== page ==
Once outside, they crossed a zebra crossing and entered a car park.
‘Is this the car?’ Dillon asked. ‘I thought you said you were a limousine driver.’
The driver looked at Dylan, quizzically pausing before he spoke. ‘A limousine is a taxicab Mr Matthews.’
Dylan looked embarrassed and Connor was trying hard to stifle his laugh.
Leaving JFK, they drove on to the New Jersey Turnpike and headed towards Newhaven. Looking out the window, Dylan couldn’t help but marvel at the fabled island of Manhattan, the famous New York skyline, the steel and glass megaliths, two towers towering above all others. Everywhere he looked Dylan was impressed. The New York skyline, the size of bridges, freeways four and five lanes wide, basketball courts filled with young men playing with reckless abandon. Everything seemed bigger, it seemed better and they hadn’t left the car, which was bigger and better than anything back home. Everything was more…, more…, colourful, more vibrant, more alive. He even felt bigger and…better.
Dylan’s thinking was interrupted by Conor, asking the driver if he was going the wrong way. He hadn’t noticed the island of Manhattan disappearing into the distance. The driver momentarily glanced into the rear-view mirror, catching Dylan’s eye.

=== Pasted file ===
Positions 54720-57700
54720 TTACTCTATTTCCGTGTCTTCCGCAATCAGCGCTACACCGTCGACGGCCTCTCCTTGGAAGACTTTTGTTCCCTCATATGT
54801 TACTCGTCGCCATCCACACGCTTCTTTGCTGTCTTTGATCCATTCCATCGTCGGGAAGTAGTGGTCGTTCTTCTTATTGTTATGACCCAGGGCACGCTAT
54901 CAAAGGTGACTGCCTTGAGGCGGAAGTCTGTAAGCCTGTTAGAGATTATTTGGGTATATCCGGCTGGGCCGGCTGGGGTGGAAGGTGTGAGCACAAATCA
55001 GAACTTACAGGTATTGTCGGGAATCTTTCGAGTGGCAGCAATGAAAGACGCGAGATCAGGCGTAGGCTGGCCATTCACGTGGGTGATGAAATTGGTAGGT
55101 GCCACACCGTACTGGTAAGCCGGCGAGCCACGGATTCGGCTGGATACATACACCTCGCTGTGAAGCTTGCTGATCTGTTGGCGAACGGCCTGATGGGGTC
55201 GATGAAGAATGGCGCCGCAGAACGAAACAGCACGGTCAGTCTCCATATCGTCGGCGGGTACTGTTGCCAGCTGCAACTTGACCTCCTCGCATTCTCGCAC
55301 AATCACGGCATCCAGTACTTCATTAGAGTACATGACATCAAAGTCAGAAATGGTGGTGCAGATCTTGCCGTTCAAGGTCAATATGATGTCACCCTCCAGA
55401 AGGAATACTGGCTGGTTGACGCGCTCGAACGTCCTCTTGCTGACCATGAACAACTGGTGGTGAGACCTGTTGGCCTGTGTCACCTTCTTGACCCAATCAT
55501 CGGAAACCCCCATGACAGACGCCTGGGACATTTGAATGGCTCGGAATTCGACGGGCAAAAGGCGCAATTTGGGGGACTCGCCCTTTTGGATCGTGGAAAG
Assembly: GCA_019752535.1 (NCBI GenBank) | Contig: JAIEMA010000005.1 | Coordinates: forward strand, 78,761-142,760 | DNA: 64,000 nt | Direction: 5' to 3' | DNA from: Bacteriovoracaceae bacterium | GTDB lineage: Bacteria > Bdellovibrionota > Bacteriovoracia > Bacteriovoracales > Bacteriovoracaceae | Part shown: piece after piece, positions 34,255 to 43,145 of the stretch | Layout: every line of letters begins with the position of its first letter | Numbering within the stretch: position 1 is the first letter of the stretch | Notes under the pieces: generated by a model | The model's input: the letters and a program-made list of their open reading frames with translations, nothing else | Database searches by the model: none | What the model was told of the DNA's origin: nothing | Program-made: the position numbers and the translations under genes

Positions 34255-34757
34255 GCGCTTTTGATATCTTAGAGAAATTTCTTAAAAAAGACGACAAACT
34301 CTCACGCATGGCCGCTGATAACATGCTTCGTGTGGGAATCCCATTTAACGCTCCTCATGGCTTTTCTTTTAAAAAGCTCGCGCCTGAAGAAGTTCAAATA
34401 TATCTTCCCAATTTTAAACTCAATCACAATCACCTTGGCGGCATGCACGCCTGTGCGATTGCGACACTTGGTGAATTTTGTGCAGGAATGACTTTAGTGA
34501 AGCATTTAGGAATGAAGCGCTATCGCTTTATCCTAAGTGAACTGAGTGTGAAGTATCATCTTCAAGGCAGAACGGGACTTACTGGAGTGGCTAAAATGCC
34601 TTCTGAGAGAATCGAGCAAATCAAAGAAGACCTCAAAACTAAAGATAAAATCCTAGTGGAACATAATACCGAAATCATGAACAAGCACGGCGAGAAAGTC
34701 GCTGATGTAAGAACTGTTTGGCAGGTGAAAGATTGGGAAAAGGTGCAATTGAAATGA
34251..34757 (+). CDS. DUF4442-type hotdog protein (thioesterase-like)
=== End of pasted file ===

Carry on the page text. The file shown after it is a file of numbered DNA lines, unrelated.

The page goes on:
‘We’re not going to New York Mr Matthews. Mr Doherty told me to take you straight to him for dinner. You are to be guests for the weekend at his home in Greenwich.’
‘Greenwich Village?’ Dylan inquired.
‘No, no Mr Matthews.’
Greenwich, Connecticut was a small town almost 30 minutes from New York City. It was the most exclusive town with more median millionaires per square mile in the whole of the United States. Donald Trump, Tom Cruise, Mel Gibson all owned homes in Greenwich. Greenwich was a town that only one percent of the world’s population got to see. Houses were bought and sold for tens of millions of dollars. Most homes had the obligatory swimming pool. The top executives from finance, fashion, sports, advertising, acting and politics all resided in Greenwich. Residents owned speed boats, yachts, and private planes. The clothes shop stocked Armani, Gucci, Versace, and the car showrooms were full of Porsches, Ferraris, and Lamborghinis. Greenwich, for all intents and purposes, was heaven on earth.
Half an hour later, the limousine driver pulled off the Merritt Parkway at Exit 31 onto North Street in Greenwich. The driver pointed to a house owned by a media mogul who owned the Spanish language channel on cable TV. He slowed so the boys could look down a large driveway that had four large fountains that sprayed water high into the air. That guy owns his own satellite. Connor and Dylan were both flabbergasted and speechless. They never before had seen such opulence.